The buildings of the cultural and community premises of Paris Diderot University fit into the undeveloped, southwest area of the Flour Market which was recently converted by Nicolas Michelin and Associates Agency. A break between the Flour Market and the new building is preserved. It respects the existing building and accentuates the slenderness of the tower. The two, independent buildings coexist completely.
The signal-like extension stands out of its context by means of its evolving shape. It is a sensitive, delicate object, treated simply to avoid rivalry with the strong presence of the Flour Market. On the contrary it acts as a light, gravitational counterpoint. An architectural dialectic and emulation come into play much like a castle and its keep, both intrinsically inseparable.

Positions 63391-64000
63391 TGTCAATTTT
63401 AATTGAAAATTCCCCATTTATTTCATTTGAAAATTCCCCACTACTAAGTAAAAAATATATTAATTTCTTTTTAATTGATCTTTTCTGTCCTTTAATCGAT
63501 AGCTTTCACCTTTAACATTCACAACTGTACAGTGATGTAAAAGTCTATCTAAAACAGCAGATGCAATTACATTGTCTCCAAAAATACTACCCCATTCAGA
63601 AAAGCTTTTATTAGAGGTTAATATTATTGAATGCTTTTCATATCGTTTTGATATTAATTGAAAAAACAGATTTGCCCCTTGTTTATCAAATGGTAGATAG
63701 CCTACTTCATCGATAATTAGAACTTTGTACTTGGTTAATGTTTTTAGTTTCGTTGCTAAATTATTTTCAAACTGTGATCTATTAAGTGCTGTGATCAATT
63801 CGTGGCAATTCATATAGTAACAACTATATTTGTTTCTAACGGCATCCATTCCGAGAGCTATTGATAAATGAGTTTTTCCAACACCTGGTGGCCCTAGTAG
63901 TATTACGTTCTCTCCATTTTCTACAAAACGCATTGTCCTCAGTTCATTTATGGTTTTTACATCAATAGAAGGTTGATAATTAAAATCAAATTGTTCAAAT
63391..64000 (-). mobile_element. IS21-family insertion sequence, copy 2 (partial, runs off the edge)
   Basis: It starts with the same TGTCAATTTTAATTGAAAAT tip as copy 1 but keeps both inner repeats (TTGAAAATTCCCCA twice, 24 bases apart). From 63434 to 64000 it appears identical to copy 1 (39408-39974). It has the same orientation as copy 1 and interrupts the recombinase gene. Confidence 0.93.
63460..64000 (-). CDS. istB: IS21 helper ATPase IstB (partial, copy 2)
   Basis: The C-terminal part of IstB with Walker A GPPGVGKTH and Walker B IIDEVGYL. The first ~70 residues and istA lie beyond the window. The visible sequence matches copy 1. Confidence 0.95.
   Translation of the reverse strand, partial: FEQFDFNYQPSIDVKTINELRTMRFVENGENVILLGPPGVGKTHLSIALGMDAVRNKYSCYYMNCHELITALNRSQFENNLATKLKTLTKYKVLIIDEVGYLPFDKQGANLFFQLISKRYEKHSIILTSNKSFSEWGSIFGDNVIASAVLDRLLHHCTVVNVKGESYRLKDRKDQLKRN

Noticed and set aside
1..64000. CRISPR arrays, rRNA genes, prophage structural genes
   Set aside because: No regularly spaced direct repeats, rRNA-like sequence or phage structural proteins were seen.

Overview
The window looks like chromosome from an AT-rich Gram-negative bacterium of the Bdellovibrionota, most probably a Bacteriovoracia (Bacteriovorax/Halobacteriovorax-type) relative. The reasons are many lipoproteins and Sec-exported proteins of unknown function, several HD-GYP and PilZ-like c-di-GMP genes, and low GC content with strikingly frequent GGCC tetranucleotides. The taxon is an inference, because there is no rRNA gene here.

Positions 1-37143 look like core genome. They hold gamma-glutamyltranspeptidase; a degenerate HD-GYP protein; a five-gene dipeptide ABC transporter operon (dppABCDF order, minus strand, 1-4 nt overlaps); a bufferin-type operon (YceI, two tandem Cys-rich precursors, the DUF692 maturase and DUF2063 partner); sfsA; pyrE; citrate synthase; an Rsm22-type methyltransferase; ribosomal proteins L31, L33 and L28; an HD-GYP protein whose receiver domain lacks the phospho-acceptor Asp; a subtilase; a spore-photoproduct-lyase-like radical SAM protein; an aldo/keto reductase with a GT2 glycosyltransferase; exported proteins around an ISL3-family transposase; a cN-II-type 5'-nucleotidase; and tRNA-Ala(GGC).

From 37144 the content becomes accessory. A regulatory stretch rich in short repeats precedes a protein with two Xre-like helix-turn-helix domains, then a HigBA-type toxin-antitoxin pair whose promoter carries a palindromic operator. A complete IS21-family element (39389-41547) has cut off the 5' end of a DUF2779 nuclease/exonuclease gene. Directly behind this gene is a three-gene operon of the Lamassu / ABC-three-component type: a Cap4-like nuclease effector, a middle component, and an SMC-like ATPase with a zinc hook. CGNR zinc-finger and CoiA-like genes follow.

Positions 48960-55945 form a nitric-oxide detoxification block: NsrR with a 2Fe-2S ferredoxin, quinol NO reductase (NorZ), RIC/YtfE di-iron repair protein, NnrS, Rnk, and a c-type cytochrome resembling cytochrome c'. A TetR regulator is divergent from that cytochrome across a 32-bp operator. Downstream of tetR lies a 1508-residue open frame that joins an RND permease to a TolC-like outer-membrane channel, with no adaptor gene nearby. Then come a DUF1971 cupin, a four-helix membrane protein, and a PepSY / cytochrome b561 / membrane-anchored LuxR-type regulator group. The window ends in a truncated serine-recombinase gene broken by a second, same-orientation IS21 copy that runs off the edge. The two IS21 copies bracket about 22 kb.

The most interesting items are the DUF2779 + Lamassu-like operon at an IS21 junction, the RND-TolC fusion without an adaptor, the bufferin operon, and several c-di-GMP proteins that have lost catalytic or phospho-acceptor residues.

The area left for the conception of the building was about 20m x7m, and were allowed to reach a nice height so we used that height at most.
The Voltaire building had to be in extension of the Flour Market building renewed in 2009 by Nicolas Michelin architect. Nicolas Michelin imagined the renew as a “boat in the bottle” meaning he wanted to keep as possible Flour Market building’s appearance as it was before his contribution. Our purpose was exactly the opposite, we wanted the “boat out(side) of the bottle” so we designed the Voltaire building very close, but without touching the Flour Market except for the small access ramps at the three first levels. The aspect of the new building is also in opposite of the 1950 flour market, it’s a light monolithic diaphanous object, it reflects the lights and shadows, a slight curve brings a feminine sensual dimension, and opens even more the set of light , by swallowing the environment it disappears and clearly appears at the same time.
The Voltaire building is the organ that the flour market was missing, like a boat without sails.